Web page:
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Kato Zakros, located on the far eastern shore of Crete in the Lasithi region, can seem to be a long way from anything. It is an hour from Sitia, over 90 minutes from Irapetra, and over two hours from Agios Nikolaos, all major cities in east Crete. When we stepped into one of the four or five tavernas bunched together along the beach, the proprietor happily said, “Welcome to the end of the world!”
It certainly felt that way to us! My wife Oksana and I had come all the way from Chania in the west of the island, making the trip in one fell swoop. Taking into account a few wrong turns as well as a few pit stops, it took us nearly seven hours. Google maps had said it would be a four hour, 45 minute trip. Google maps obviously does not take Crete and its way of life into account.
Now, if you think I’m complaining, you don’t know a thing about me. The journey is the point, every moment of it, especially on Crete, where the views from seaside, valley, and mountain roads have you catching your breath constantly. Still, we were thrilled to pull into our accommodations at Stella’s Traditional Apartments and Studios. I don’t usually write about hotels here, although I’ve loved every place I’ve ever stayed in on Crete – you invariably leave having created a genuine friendship with the owner, even if you only stay one night. But Stella’s was so fabulous I must give her a shout-out. Buried in the thick of nature about a kilometer from the beach, we were constantly serenaded by a wild orchestra of crickets, whose deafening kritchety-krachety sounds washed over us like the waves of the Libyan Sea in a winter storm. It was astonishing to sit in the dead silence of the predawn morning, and then, the moment the sun popped up from behind the horizon, the cricket concerto started up as if someone had waved a baton.
Kato Zakros means Lower Zakros, and indeed, it is located down the road at the beach a few kilometers from the village of Zakros up in the hills. Kato Zakros is a blessed little patch of land. A fertile, green valley with a lazy little river running through it, it is nestled in the embrace of quite high, desert-like mountains running around it on three sides. Your eye does not know where to stop, do you just keep staring out at the electric blue sea, or do you follow the contours of the crags and cliffs and caves in the rugged mountains? Being swimming nuts, we came here to swim. But many come here to hike the relatively comfortable four-hour trail back into the Zakros Gorge. I did not do the hike, so my characterization of it as “comfortable” is based on what I have heard others say. The swimming, like everywhere in the Libyan Sea, and on Crete in general, is unsurpassed. It’s useful to have your little rubber sea slippers, because most of the seabed is rock and old coral. But, for this reason the water is as crystal clear as it comes. Located in a deep, U-shaped bay or cove, the waters here are quite calm – at least they were during our stay.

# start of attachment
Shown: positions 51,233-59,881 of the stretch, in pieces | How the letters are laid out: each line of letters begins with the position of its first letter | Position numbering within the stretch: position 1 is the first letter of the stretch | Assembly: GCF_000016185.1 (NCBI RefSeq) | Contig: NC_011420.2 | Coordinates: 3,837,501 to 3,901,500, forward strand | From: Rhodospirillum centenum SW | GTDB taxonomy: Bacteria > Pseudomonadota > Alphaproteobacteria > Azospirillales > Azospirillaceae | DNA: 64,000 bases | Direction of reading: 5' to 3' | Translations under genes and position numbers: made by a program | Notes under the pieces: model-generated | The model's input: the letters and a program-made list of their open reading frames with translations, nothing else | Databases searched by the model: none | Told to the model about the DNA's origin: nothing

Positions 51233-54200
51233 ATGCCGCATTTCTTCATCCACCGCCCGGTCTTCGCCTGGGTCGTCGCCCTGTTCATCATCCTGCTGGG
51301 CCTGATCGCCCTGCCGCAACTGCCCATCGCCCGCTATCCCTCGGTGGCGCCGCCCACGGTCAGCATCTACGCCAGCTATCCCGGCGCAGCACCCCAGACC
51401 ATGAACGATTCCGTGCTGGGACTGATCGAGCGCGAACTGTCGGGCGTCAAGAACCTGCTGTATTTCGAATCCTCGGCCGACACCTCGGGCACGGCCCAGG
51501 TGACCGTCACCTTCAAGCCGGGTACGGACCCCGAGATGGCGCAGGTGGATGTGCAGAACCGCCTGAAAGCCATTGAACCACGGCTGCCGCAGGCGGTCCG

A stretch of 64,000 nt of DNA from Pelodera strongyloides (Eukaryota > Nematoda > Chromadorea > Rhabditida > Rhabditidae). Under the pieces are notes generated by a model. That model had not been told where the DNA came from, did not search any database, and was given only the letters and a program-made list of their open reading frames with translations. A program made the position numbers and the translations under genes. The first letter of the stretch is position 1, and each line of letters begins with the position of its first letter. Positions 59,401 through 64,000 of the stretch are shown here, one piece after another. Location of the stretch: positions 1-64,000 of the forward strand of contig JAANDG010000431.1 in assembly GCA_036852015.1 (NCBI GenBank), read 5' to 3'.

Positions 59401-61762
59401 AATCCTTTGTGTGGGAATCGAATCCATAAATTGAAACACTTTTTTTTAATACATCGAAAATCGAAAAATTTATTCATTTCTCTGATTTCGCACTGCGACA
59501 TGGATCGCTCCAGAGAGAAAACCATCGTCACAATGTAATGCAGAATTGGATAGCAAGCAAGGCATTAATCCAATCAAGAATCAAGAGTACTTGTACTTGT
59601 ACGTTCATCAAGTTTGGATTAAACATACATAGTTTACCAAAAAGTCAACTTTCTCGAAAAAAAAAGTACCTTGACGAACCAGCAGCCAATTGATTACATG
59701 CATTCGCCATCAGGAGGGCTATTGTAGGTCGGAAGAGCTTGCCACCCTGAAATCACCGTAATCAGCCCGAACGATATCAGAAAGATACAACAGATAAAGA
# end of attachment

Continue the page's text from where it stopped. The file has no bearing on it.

One of the great draws of Kato Zakros is the archaeological site of an old Minoan palace and city. I will devote a full blog to that at a later date.
Kato Zakros got under my skin in a way that the finest of Crete’s tiny seaside villages do. I’ll say it again – if you’re looking for bling, if you’re looking for the hip and the chic, if what you crave is five stars, head for the Riviera or Hawaii. But if you want the magic of thousands of stars sparkling and swirling over you all night long in their natural nakedness, if you want to experience the magic of slipping into a world that takes you back 50, 100, or even 3,000 years (the Minoan palace), Kato Zakros does that effortlessly. It is a place where you walk with your feet firmly on the earth, perched somewhere between history and prehistory. The second hand, the minute hand and even the hour hand on the clock move much more slowly here. The wind that blows through your hair is ancient and gentle. The people have a timeless warmth and sense of goodwill that make you wonder if you have stepped through a curtain in time. People sit in tavernas, talking up a blue storm, sipping their coffee and cold water (waiters everywhere on Crete bring you unlimited numbers of bottles of cold water), laughing and falling silent to stare out at the sea. Virtually all the ingredients of your meal were probably still in their natural state that morning – every cucumber, every slice of onion, every juicy, sweet chunk of tomato still carries with it the aromas of the earth from which it sprang. Your lamb chops are prepared in a fiery oven that is no different from those that the Minoans used thousands of years ago.
When a near-full moon rises over the waters, as it did on our last night in Kato Zakros, the people in the tavernas and on the darkening beach greet it with a surprised and grateful round of applause.
All text and photos copyright ©2020 by John Freedman. If you wish to use, reprint or repost in any way, do the courtesy of asking for permission. You just might receive it.

The view of Kato Zakros as you come down the mountain from Zakros.
Mountains looking to the south.
The public space at the Zakros Minoan palace ruins.
Dawn – the crickets are in full swing.
Sunup over the Libyan Sea as seen from Stella’s Traditional Apartments and Studios.
The north side of the cove at Kato Zakros.
The four or five tavernas at Kato Zakros as seen from the sea.
One of the imposing caves looming over the village.
The south side of the cove at Kato Zakros.
“Taverna row.”
This traditional stone oven is kept hot all day long.
The magical, electric blue of Crete.
A near full-moon traverses the skies over Kato Zakros in August of 2020.